This is a paper that will certainly make a giant-croc-sized splash because it forces new thinking about the iconic and revered (literally, by the ancient Egyptians) Nile crocodile. Using the tools of molecular phylogenetics, again by focusing on the divergences of mitochondrial genes, the authors demonstrate that Crocodylus niloticus is a paraphyletic species. This means that some populations of Nile crocs are more closely related to other species of crocodiles. Since the goal of modern systematics and taxonomy is to ensure that species designations reflect proper evolutionary relationships (biologists call this “establishing the reciprocal monophyly of species”), the consequences are that this species will be split into two, and they suggest a new species Crocodylus suchus. Even more interestingly, these “formerly-known-as-Nile-crocs” of East Africa group with C. moreletii, C. acutus, and C. rhombifer, which are American crocs.
The authors assert that this suggests an African crocodile species colonized the New World, leading to the formation of the American croc species we see today (“out of Africa” hypothesis for American crocs, if you will…). How would a crocodile get from Africa to America, you may ask? Why, it would swim, of course! The authors therefore propose that an ancient trans-Atlantic voyage took place. The precise date of this journey is not given, yet they take a stab at it using evidence from the fossil record. The oldest fossils of any Crocodylus date to the late Miocene (the geologic epoch that ended ~5 million years ago), while the oldest known fossils of C. niloticus in Africa and all American crocs date to the Pliocene (which lasted ~5 to ~2.5 million years ago). Therefore, the authors believe that the New World croc migration occurred relatively recently, when the span of the Atlantic Ocean was hundreds of miles wide! This not an outlandish proposition, as crocs are known to inhabit the ocean (hello, saltwater croc), where they are capable of long-distance dispersal. In fact, crocs are known to “island hop” by body surfing.
One thing about the Meredith et al. study and how much weight we should put into the authors’ interpretations: even though they used evidence from multiple genes within the mitochondria, these genes are usually inherited as a single unit because genetic recombination and horizontal gene transfer should be very rare in the mitochondrial genome. This means that evolutionary trees generated from mitochondrial genes should really be interpreted as gene trees, and not necessarily species trees (the authors of Meredith et al. do in fact admit to this). In order to obtain a well-supported species tree from genetic data, it behooves investigators to use genes from the mitochondria as well as multiple genes from the nuclear genome. This is because each gene genealogy will have a slightly different topology due to stochastic effects of coalescence. Coalescent theory is a mathematically intensive yet surprisingly intuitive field of population genetics that follows the genealogy of genes in a population backwards in time. We don’t have to go into it here, but it has revolutionized the field of phylogenetics by making biologists think more about the theoretical and practical differences between species trees and gene trees.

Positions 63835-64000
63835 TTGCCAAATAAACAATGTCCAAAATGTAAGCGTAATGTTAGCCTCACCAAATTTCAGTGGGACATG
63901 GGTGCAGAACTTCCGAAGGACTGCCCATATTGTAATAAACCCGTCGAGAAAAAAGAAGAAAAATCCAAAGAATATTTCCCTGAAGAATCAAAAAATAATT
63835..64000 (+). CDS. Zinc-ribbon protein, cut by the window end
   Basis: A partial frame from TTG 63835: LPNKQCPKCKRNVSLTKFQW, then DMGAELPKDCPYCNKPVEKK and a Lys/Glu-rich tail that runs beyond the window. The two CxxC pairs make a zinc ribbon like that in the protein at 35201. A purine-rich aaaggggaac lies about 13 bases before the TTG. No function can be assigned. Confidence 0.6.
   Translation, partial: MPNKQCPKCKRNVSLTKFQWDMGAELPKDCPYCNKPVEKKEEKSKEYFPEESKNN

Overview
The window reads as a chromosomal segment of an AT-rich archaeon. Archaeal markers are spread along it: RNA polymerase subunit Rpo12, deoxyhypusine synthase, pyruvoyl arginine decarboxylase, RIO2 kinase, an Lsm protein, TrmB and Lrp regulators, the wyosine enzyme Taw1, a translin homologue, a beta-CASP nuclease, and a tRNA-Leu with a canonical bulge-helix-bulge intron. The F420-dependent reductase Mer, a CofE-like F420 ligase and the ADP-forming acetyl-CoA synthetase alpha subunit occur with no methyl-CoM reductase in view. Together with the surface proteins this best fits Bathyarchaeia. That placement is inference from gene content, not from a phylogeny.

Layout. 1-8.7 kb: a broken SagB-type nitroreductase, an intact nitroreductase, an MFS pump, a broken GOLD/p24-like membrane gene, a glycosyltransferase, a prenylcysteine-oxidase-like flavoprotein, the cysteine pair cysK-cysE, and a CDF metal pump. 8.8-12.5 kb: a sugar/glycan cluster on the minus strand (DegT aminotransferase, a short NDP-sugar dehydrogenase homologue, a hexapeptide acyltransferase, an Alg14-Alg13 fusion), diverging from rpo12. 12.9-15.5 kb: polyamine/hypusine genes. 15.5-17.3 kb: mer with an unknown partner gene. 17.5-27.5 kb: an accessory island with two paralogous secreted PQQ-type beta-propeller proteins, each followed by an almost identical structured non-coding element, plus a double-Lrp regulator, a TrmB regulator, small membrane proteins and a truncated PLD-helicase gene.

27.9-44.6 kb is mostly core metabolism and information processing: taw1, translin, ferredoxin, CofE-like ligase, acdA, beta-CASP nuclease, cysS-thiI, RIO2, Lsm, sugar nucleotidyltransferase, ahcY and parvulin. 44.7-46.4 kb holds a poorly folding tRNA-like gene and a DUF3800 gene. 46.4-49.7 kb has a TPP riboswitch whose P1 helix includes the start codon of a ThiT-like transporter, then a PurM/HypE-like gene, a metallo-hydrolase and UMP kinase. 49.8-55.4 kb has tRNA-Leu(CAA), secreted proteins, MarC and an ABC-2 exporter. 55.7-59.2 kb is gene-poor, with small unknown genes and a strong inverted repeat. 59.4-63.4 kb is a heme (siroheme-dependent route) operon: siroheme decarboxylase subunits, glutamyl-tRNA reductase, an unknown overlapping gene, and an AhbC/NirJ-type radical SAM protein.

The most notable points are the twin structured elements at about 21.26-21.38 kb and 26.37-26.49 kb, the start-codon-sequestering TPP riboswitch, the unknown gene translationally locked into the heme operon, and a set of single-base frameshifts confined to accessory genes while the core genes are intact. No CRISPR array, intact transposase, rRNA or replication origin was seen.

Therefore, more work is definitely needed if the intriguing Meredith et al. conclusions are going to become adopted by the greater scientific community. Nonetheless, the prospect of a seafaring crocodilian pioneer braving the vast ocean to colonize a new land is an exciting one. And it got me thinking about crocs this week, which is always a good thing.
- Crocodile bites human ancestor (boingboing.net)
- Nile crocodile is actually two species (and the Egyptians knew it) | Not Exactly Rocket Science (blogs.discovermagazine.com)
- World’s largest crocodile caught in Philippines (with video) (theprovince.com)